“Until I get this organization where I need it to be, I need to continue to do what I think I have done in the past to play winning football,” he said. “Obviously, we didn’t do it as well this past year. Trust me, I have looked at myself, too. Hue Jackson has to get better as well as anybody has to get better. I don’t run from that. I'm not taking it off my head. I get how all of this works. I have been through these things before, and I know what we have to get done. I can see it. I just have to go make it happen.”
Against that backdrop, Jackson suggested more changes could be coming and, perhaps more importantly, also outlined why he’s taking a careful inventory of what the Browns need going forward.
“This is a thorough evaluation of our staff. I am going to do this brick by brick in how we have to do this and put this thing together,” he said.
“Everybody kind of knows where they are and where I am. If you are asking will there be more changes as we move forward, yeah, there could potentially be more changes. There could be more changes because guys have better opportunities. There could be more changes because I think something is going to improve us and make us better.”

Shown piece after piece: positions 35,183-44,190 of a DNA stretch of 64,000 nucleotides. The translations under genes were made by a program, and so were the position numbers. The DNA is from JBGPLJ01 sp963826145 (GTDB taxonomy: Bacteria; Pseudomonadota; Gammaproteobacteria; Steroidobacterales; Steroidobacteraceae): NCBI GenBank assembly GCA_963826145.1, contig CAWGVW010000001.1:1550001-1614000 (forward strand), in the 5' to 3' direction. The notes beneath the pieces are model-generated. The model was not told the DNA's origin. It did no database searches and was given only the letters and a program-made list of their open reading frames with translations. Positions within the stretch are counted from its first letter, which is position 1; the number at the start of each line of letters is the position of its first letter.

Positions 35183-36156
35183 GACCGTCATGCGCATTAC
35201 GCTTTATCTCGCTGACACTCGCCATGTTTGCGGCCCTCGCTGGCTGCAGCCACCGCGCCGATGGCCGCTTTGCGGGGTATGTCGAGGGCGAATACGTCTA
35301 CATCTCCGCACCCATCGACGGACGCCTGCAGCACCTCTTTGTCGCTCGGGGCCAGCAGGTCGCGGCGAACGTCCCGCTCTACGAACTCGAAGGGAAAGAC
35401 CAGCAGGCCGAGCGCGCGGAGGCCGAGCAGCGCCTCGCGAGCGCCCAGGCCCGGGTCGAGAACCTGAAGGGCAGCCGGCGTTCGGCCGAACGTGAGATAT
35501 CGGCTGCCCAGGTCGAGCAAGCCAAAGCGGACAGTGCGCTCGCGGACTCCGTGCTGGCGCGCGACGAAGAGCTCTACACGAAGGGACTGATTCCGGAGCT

Jackson said that approach is rooted in whatever gives the Browns their best chance to win following a 1-15 season.
“When I set out to take this job, I told you my expectation was I was going to win here, and I am going to win here,” he said.
“In order to do that, we have to and I have to make some tough decisions as we move forward as to what is best for our football team. It is not personal. This is the business side of it. It is a hard side of it, and I get that. I have been through it before as an assistant coach and as a head coach so I know what that is like, but at the same time, I think all of us within this profession get it because at the end of the day, this is truly about winning. It is not about anything else. It is about winning. It is what it is going to take for us to become the type of organization that we want to be.”
That’s why Jackson tapped Williams, a 26-year NFL veteran who spent the past three seasons as the Rams, to oversee a defense that finished 31st in total yards and points per game.
“You have to have vision, you have to have support when you get ready to make decisions and then you have to execute the decisions you have decided to make. I do get it,” he said. “Those decisions need to come out right. I do get that. I want you guys to all know that. These decisions need to come out right. Those are the decisions and the chances you have to take in this profession.”